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All Aboard the Teddy Bear Express


Chris Cooper (93), Deuce Lutui (76), Ross Kolodziej (96) and Cardinals cheerleader Inessa visit a patient during the Teddy Bear Express event Tuesday morning.

The sign at the foot of one teen's bed warned visitors to be careful of the gray wires, since they were attached to the child's brain.

It's a jarring existence for any kid.

But despite the hardship, his face lit up Tuesday when Cardinals offensive linemen Deuce Lutui and defensive linemen Chris Cooper and Ross Kolodziej entered his room, where the behemoths posed for pictures, signed autographs and handed out a special Cardinal-red teddy bear.

The stop was one of many for the trio, who were part of the annual Teddy Bear Express at Phoenix Children's Hospital. The goal is to hand out the teddy bears – which bore the name and number of the players involved – and give some personal time to kids in the hospital around the holidays.

"It is heartwarming," Lutui said. "It is good to see these kids and kind of brighten their day. Some It is good to give them a little kick in their life and just uplift them in their trials right now. It is a joy to see the comfort we bring them, and also their parents. I had a few parents come up to me and tell me it helped their day."

Tight end Troy Bienemann and wide receiver Jerheme Urban joined Cooper, Lutui and Kolodziej at the hospital -- with Kolodziej painting his beard a Santa-esque white for the occasion.

Alice Whisenhunt, the wife of head coach Ken Whisenhunt, also was part of the group, which included a pair of Cardinals cheerleaders and mascot Big Red. (For a photo gallery, click here).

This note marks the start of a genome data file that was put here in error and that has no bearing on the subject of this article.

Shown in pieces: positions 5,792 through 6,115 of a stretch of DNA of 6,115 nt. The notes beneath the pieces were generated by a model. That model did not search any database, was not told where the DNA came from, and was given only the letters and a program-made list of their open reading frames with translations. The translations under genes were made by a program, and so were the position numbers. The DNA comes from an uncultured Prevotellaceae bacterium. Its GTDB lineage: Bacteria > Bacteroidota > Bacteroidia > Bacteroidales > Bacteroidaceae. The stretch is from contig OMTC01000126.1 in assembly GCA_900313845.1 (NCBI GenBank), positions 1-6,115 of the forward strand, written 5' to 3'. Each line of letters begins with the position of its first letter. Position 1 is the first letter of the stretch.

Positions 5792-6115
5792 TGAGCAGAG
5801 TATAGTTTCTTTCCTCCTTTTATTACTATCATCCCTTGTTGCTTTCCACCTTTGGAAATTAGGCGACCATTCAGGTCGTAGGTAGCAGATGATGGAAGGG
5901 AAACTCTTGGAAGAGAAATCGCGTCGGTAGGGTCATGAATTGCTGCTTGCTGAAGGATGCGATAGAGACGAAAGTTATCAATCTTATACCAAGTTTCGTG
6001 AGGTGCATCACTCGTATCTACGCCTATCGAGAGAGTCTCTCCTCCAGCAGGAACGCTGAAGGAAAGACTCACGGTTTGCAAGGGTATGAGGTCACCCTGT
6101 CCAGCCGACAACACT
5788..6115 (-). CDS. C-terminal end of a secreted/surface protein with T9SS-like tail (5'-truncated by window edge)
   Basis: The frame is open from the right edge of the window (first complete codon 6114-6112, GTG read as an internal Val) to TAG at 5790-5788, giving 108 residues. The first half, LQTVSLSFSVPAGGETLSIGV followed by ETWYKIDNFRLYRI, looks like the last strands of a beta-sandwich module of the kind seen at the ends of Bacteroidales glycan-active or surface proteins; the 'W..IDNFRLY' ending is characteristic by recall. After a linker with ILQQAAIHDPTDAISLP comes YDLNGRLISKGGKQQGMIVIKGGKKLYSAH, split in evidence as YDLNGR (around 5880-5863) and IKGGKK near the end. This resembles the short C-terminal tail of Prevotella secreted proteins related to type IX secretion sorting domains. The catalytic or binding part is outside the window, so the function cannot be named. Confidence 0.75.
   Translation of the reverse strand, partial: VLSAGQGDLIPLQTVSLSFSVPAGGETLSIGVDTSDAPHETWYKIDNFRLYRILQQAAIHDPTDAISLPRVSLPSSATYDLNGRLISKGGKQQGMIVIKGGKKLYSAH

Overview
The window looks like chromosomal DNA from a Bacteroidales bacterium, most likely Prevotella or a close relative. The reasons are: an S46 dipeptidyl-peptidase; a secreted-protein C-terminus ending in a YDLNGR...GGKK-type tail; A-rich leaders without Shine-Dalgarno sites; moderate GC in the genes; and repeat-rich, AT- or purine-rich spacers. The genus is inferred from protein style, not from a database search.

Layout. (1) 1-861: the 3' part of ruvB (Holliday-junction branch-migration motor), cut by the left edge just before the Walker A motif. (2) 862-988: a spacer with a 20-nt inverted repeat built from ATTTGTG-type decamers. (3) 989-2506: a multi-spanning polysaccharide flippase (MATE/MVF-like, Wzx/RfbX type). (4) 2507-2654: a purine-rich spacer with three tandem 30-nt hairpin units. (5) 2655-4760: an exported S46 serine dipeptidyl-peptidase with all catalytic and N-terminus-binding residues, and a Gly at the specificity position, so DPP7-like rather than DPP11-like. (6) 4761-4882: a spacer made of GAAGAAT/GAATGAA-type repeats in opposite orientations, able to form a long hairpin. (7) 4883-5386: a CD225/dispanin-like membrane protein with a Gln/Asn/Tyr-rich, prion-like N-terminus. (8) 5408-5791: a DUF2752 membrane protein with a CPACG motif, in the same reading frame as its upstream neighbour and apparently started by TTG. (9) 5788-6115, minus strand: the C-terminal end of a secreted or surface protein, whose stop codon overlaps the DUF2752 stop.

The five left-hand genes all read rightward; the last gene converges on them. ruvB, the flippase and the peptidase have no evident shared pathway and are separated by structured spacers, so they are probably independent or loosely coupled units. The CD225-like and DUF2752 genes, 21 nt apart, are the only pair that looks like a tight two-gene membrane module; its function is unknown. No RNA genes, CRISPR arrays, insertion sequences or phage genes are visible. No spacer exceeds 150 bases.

Tuesday afternoon, kicker Neil Rackers, running back Marcel Shipp, defensive tackle Darnell Dockett and safety Matt Ware visited Gompers Habilitation Center – a place for adults and children with developmental disabilities – with the same intent.

The children the players saw were in various states of health. Some were able to get out of bed to pose for their pictures. Some were in much dire straits, unable to be touched or forcing visitors to wear masks.

"The mystery of this life is that we are given all kinds of different situations and some of these kids are worse than most," Lutui said. "We have to acknowledge that as professional athletes in this community. They can see we are taking time out of our day to do this and it is very rewarding for us to give this kind of charity.

"It enriches our lives as well and makes sure we are thankful for our lives, that we are healthy to be able to go out and perform."

Contact Darren Urban at Posted 12/11/07. Updated 12/12/07.

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